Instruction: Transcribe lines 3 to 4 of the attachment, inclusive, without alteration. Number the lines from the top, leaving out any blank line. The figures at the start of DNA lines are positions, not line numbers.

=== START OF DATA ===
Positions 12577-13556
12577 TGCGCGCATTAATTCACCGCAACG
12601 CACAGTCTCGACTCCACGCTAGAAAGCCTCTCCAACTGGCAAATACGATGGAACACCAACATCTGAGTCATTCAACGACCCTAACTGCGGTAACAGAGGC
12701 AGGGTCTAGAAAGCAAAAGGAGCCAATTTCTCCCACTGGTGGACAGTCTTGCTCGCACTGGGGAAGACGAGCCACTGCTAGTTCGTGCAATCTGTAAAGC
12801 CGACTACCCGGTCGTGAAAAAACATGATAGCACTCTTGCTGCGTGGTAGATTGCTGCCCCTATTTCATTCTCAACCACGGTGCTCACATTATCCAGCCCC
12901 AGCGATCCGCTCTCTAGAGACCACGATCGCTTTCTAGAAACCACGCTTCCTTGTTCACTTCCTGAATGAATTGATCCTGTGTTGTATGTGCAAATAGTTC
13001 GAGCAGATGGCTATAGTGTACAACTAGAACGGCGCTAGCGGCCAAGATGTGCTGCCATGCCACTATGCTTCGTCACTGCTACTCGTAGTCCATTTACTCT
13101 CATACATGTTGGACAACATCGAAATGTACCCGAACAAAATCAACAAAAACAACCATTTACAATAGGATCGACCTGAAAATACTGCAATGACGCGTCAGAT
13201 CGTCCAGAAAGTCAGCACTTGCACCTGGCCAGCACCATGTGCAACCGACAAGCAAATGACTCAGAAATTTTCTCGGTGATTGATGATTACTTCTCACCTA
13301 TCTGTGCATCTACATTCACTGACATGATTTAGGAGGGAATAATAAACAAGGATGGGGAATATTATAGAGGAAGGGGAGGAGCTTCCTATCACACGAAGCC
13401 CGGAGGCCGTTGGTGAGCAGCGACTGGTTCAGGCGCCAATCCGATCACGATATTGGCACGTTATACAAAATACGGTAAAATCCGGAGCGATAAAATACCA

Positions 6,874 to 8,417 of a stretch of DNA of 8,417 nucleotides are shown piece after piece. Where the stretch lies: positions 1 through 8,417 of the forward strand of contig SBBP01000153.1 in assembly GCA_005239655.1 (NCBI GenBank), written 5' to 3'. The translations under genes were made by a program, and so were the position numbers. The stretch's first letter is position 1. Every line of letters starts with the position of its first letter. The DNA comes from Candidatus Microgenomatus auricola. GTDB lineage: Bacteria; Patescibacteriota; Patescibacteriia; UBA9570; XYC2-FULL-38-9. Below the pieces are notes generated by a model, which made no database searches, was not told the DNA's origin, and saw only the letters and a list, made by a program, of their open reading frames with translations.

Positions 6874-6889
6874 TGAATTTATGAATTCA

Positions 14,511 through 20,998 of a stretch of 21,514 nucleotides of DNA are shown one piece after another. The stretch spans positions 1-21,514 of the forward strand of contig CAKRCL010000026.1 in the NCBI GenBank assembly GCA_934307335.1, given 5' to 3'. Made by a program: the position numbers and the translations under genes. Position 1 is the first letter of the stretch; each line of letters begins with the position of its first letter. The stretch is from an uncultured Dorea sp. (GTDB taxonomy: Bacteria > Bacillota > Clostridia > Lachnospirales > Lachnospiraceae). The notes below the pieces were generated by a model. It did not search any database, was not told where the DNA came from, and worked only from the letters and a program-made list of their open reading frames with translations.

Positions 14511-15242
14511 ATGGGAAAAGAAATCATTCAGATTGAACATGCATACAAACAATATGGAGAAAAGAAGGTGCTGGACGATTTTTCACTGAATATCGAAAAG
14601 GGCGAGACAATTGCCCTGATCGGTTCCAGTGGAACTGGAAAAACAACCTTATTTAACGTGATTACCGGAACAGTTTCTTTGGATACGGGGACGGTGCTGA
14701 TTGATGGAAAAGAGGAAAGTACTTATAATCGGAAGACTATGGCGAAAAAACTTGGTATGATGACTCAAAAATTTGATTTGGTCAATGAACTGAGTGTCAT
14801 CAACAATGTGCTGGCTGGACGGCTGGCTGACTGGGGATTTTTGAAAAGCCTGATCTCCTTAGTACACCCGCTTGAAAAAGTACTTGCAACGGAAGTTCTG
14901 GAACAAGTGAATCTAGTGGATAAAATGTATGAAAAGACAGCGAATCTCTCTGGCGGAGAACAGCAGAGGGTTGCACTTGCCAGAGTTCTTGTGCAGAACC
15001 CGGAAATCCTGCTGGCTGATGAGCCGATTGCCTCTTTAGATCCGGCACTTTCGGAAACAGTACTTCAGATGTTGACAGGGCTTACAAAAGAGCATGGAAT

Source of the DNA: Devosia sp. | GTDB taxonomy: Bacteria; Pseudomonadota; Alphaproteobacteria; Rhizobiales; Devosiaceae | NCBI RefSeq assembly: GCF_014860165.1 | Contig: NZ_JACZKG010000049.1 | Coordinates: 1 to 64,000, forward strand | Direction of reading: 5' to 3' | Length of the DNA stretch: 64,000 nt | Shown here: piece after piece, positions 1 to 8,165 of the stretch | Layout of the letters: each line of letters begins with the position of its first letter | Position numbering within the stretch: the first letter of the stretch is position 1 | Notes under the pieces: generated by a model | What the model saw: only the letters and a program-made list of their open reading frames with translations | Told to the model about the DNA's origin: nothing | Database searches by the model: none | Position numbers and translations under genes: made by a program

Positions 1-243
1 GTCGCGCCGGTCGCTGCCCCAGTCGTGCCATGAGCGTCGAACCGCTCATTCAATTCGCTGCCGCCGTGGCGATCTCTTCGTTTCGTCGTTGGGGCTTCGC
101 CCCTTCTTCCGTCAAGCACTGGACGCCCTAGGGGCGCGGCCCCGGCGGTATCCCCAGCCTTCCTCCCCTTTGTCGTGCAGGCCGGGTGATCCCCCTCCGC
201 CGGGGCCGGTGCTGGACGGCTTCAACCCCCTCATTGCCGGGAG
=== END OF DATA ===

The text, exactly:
12601 CACAGTCTCGACTCCACGCTAGAAAGCCTCTCCAACTGGCAAATACGATGGAACACCAACATCTGAGTCATTCAACGACCCTAACTGCGGTAACAGAGGC
12701 AGGGTCTAGAAAGCAAAAGGAGCCAATTTCTCCCACTGGTGGACAGTCTTGCTCGCACTGGGGAAGACGAGCCACTGCTAGTTCGTGCAATCTGTAAAGC